Chapter 17 - Surgical Diseases
Modern Surgery
Inflammation
Suppuration and Abscess
Mortification
Pyaemia
Ulceration and Ulcers
Boils
Carbuncle
Malignant Pustule
Burns and Scalds
Frost Bite
Chilblains
Mechanical,Injuries
Septic Wounds
Incised Wounds
Rules for Examining and Dressing Wounds
Antiseptic Dressings
Way Wounds Unite
Punctured Wounds
Lacerated Wounds
Granulation and Scarification
Gunshot Wounds
Poisoned Wounds
Fractures
Way Broken Bones Unite
Dislocations
Different Diseases of Bones
Pereostitis
Necrosis
Coxalgia
White Swelling
Bunions
Whitlow
Stiff Joint
Tumors
Cancer
Polypus
Piles
Wens
Aneurisms
Bronchocele
Water in the Scrotum
Blood in the Scrotum
Phlebitis
Varicose Veins
Hernia
Varicocele
Deformities and Irritations of the Spine
Wry Neck
Foreign Bodies in the Eye
Stye
Inflammation of the Edge of the Eyelids
Disorder of the Lashes
Ptosis
Chronic Inflammation of the Lachrymal Sac
Opthalmia
Inflammation of the Cornea
Inflammation of the Iris
Weakness of Sight
Imperfect Vision
Short and Long Sight
Squinting
Affections of the Ear
Inflammation of the Meatus
Wax in the Ear
Earache
Inflammation of the Tympanum, Deafness
Bleeding from the Nose
Ingrowing Toe Nail
Chafing and Excoriation
Foreign Substances
Bleeding from Wounds
Proud Flesh
Ambrine
Compression of Arteries to Stop the Flow of Blood
Anesthetics
Care of the Teeth
Rotting of the Teeth
Tooth-Ache
Filling Teeth
The First Teeth
Cleaning the Teeth
Ulcer of the Stomach
Glanders
X-Ray
Radium
Trachoma
Arterio-Sclerosis
Flatfoot
Riggs' Disease
Bandages

17.86 Radium

Radium.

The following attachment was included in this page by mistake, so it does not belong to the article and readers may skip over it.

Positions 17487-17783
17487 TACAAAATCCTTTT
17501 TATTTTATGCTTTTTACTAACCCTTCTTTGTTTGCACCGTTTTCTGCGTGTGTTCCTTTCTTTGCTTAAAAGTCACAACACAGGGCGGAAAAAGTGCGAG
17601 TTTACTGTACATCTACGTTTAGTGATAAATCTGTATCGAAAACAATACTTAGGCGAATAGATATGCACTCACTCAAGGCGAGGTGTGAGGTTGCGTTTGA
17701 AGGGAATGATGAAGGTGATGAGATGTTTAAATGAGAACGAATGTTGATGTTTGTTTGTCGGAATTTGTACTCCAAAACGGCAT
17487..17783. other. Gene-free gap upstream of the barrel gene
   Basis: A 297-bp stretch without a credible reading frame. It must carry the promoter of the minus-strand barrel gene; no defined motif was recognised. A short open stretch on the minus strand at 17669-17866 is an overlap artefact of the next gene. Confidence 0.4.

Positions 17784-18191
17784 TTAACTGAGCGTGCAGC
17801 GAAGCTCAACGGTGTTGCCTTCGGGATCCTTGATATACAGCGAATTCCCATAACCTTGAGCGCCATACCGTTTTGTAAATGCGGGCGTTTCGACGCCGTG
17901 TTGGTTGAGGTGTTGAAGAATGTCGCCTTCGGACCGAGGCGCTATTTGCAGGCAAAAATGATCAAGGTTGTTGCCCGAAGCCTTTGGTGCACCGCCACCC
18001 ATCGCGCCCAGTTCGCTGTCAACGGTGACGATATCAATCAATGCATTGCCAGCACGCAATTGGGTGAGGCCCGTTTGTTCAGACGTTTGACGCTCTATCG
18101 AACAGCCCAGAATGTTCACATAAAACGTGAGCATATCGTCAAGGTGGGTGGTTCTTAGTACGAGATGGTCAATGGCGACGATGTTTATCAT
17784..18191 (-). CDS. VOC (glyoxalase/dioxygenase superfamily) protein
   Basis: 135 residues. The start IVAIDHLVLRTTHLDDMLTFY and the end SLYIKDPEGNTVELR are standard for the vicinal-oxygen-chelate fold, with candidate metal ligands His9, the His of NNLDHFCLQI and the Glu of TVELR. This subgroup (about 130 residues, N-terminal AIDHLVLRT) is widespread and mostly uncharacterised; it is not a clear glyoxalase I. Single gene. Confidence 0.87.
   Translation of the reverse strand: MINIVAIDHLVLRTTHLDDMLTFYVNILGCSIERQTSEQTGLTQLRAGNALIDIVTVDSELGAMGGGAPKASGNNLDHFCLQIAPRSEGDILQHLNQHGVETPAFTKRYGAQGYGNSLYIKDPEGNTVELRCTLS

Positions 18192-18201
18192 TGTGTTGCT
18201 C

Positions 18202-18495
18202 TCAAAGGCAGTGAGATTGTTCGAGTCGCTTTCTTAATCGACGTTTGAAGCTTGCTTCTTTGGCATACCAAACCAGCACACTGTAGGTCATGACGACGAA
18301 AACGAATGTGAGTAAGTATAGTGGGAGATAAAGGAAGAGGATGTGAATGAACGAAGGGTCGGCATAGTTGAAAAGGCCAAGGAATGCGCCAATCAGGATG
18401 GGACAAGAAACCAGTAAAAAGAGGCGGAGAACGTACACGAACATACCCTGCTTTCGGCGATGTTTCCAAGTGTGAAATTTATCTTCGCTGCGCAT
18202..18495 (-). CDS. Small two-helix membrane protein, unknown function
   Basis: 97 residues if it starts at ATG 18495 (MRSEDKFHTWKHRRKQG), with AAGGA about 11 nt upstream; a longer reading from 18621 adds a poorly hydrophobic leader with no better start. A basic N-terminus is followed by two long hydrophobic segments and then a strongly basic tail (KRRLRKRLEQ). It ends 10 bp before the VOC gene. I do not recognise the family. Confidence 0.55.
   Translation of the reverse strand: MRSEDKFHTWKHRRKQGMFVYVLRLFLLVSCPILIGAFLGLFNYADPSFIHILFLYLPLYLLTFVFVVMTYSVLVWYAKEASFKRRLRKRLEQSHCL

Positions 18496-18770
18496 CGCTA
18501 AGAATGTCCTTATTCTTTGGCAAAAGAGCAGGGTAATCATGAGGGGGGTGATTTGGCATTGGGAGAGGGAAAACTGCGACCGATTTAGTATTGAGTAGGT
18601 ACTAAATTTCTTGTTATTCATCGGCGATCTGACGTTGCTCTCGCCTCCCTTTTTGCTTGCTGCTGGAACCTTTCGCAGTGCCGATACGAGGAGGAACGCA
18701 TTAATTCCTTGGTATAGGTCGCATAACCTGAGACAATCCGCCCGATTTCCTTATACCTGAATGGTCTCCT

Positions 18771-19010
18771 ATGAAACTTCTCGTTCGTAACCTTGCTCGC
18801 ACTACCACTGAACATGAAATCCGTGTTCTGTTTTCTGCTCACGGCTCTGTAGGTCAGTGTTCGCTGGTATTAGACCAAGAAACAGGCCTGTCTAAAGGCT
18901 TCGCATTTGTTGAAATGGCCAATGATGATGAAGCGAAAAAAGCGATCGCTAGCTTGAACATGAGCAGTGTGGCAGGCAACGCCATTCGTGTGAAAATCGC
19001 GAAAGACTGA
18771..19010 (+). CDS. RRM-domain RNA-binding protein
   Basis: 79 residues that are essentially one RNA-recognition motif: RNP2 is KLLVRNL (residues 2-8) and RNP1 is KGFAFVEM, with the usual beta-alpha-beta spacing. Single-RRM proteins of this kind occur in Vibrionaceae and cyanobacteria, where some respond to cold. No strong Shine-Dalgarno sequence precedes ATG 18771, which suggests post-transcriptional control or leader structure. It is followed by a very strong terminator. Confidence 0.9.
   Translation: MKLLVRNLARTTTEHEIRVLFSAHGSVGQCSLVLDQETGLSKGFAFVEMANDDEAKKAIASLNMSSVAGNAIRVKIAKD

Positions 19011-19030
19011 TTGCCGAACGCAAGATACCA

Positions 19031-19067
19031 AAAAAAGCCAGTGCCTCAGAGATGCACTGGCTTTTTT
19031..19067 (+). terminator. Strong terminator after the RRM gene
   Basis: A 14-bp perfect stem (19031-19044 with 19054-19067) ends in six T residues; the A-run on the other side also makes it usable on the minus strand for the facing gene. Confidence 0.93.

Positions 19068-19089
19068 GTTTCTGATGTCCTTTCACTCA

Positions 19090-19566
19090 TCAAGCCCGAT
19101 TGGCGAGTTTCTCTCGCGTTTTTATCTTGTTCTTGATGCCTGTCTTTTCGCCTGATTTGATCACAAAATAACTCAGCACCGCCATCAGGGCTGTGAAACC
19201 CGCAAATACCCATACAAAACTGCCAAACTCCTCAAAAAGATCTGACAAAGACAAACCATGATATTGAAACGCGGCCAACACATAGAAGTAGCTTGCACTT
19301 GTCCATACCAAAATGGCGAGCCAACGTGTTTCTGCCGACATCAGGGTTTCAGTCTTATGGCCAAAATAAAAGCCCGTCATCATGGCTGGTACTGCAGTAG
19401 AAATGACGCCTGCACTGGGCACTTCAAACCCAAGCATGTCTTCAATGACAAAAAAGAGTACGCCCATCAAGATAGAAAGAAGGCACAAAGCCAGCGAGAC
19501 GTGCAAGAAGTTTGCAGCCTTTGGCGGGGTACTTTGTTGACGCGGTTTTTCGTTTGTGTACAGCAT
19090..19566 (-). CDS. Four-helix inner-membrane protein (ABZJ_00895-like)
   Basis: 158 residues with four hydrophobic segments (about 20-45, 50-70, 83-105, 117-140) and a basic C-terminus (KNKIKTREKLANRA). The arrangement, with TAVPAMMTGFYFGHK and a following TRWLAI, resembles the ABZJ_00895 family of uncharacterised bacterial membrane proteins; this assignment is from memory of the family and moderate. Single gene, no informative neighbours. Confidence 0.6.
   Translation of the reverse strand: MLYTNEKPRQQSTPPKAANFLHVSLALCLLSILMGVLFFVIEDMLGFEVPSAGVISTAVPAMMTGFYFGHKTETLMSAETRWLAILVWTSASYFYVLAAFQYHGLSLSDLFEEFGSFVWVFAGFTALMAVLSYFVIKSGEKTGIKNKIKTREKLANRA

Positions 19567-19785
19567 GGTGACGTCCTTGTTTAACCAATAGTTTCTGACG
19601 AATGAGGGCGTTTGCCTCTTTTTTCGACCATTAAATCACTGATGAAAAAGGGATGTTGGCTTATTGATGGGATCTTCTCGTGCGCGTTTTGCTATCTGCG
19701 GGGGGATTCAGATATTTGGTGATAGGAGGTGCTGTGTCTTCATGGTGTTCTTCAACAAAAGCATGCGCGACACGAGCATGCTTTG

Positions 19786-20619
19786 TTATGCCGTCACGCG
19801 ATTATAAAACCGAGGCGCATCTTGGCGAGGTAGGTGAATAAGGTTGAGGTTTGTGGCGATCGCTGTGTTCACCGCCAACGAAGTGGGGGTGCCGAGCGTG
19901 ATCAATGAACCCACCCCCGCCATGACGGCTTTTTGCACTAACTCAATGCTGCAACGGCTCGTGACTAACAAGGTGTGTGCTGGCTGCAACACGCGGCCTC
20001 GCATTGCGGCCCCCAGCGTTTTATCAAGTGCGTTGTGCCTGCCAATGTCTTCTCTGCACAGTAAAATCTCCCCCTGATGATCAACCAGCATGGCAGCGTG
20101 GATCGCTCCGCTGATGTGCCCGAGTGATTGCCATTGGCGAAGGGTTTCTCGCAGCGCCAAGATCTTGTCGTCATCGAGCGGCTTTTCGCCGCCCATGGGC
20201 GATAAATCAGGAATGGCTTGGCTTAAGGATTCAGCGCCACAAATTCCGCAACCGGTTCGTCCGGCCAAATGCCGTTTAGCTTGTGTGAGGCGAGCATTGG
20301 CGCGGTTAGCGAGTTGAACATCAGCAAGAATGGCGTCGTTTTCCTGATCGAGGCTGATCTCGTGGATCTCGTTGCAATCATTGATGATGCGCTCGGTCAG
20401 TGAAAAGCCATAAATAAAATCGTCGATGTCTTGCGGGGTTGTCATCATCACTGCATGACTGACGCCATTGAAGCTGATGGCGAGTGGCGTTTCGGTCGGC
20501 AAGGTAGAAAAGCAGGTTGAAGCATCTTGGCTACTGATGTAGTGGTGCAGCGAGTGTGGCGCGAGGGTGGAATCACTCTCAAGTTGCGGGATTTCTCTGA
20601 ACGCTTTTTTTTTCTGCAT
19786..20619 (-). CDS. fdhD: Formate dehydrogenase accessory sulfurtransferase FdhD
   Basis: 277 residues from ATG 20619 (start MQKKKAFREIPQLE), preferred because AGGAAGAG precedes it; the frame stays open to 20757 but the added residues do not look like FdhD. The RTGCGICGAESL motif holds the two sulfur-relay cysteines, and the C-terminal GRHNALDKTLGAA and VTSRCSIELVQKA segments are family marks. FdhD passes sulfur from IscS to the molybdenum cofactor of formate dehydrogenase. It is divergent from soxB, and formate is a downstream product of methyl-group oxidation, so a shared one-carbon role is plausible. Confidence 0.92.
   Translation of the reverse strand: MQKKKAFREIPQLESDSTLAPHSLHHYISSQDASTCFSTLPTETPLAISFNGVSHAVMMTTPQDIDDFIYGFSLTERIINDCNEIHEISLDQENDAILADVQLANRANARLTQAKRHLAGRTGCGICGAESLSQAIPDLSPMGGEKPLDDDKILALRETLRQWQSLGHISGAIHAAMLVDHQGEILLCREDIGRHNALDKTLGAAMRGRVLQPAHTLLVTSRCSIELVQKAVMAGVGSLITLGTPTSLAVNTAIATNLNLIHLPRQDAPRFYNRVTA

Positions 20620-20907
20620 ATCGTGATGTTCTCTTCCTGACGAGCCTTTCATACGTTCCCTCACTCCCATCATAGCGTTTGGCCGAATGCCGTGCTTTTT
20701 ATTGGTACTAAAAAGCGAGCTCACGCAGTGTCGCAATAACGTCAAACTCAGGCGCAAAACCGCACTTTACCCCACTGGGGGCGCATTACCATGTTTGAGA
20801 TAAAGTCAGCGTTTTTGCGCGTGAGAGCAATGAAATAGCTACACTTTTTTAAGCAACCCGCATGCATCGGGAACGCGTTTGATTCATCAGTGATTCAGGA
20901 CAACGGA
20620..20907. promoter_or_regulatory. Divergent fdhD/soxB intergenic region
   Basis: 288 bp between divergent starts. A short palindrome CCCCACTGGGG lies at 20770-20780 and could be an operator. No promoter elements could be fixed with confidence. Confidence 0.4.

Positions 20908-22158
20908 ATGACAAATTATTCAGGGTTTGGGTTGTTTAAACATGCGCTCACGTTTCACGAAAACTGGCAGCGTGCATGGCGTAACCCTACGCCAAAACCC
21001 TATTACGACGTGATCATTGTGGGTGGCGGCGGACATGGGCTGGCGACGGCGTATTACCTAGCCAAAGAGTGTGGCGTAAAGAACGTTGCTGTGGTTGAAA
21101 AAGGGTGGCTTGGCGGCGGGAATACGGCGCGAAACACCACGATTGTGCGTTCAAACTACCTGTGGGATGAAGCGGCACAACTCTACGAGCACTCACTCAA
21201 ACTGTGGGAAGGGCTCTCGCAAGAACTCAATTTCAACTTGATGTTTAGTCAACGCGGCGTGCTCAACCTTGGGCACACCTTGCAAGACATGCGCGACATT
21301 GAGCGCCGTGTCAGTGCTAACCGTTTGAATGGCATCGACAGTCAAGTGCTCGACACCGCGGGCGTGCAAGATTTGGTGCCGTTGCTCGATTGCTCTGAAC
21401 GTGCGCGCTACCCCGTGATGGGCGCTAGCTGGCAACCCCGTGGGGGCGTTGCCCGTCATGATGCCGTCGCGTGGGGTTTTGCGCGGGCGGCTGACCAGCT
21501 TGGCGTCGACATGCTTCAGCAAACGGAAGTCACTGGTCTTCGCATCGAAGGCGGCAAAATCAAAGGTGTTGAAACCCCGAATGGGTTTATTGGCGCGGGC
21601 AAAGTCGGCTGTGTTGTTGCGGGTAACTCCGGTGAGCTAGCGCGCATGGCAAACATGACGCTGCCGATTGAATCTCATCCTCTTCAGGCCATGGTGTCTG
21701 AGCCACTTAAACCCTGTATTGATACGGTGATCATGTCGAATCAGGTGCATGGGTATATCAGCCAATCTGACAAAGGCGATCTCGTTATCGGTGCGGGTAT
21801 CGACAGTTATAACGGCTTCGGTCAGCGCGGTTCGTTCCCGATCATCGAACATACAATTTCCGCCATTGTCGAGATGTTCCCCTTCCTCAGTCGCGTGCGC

A CERTAIN substance, has been discovered to which the name of radium has been given, which has the power after an exposure to light, of transmitting rays in every direction. By further investigation certain salts were separated from uranium and the impurities from these salts found to have greater power of transmitting rays. They have the same general properties that were found in the Roentgen x rays, but a latent power is the cause of the phenomenon rather than electricity, as in the x rays. Since 1901, Professor Currie with his wife, have added greatly to the knowledge concerning this body. In appearance radium is a crystal not unlike common salt and glows feebly in the dark. It has been impossible to obtain radium in any large amount, in fact, it requires eight tons of the residue from the radium ore to yield fifteen grains of pure radium. This would bring the price up to about $125 a grain, which is three thousand times the price of gold. The rays that emanate from radium have the power of imparting their glow to all articles they are in the vicinity of. The hand, clothes and instruments of an experimenter with radium absorb the power of glowing in the dark. Although the scarcity of radium was mentioned, it is remarkable with all the investigators attempting to obtain it that there is so little still on the market. One year ago it was estimated that in the whole of Europe, including Germany and France, not more than forty grains of pure radium salt exists. The power of continually emitting the feeble light which it was formerly supposed did not cause any lessening of the substance itself, is now known to diminish its weight, so while the loss is almost infinitesimal, in fact, not able to be measured, yet there is some loss going on from the discharge of the rays. The same property of liability of burns is always noticed in radium. Carrying a minute quantity in a glass vial in the pocket has caused a fortnight later a deep and painful sore on the body which required weeks to heal. The same precaution, i. e., lead foil that was recommended for the x rays is necessary for radium rays. The sensation of light is perceived through the closed eyelid, which is not due to the eye seeing the light but due to the phosphorescence set up by the rays, passed through the liquid and through portions of the eye. The rays that are absorbed by materials other than radium itself lose their property after a greater or less period of time, depending partly on the kind of substances and partly on the action of the air. If lead has been exposed to the action of radium and then sealed up, it loses its power of discharging rays very much slower than lead which has been freely exposed to the air. Radium does not lose its power on exposes to the greatest degrees of glow; on the other hand, intense heat causes sudden discharge of rays with corresponding loss of light, which, however, is renewed within two or three days if allowed to rest. The same class of medical cases that the rays have been used for have been the subject of experiment by radium. In cancer and other diseases which have their origin in the growth of germs it has been hoped that the influence of radium rays would modify their course, and it is true that many patients have had no relapse for some months after treatment; whether a permanent cure can be announced it is yet too early to say. The mode of treatment by radium consists in enclosing a small portion of radium between two metallic sheets, one of copper, the other of aluminum with the aluminum face downward upon that portion of the body which is to be treated, and an exposure of fifteen minutes a day is allowed for a period extending over weeks or months. Although radium is present in such minute quantities, it is nevertheless widely distributed in America. It is found in a mineral known as carnolite which is abundant in Utah. In Texas a quantity of earth always gives up a small amount of radium. Abroad, in certain of the mountains, especially in the region of Saxony, radium has been extracted from the by products of the silver ores. Two other substances, namely polonium and actinium, were discovered at about the same time with radium. Their difference from the others is comparatively nothing, except greater or less brilliancy and the color of their rays.

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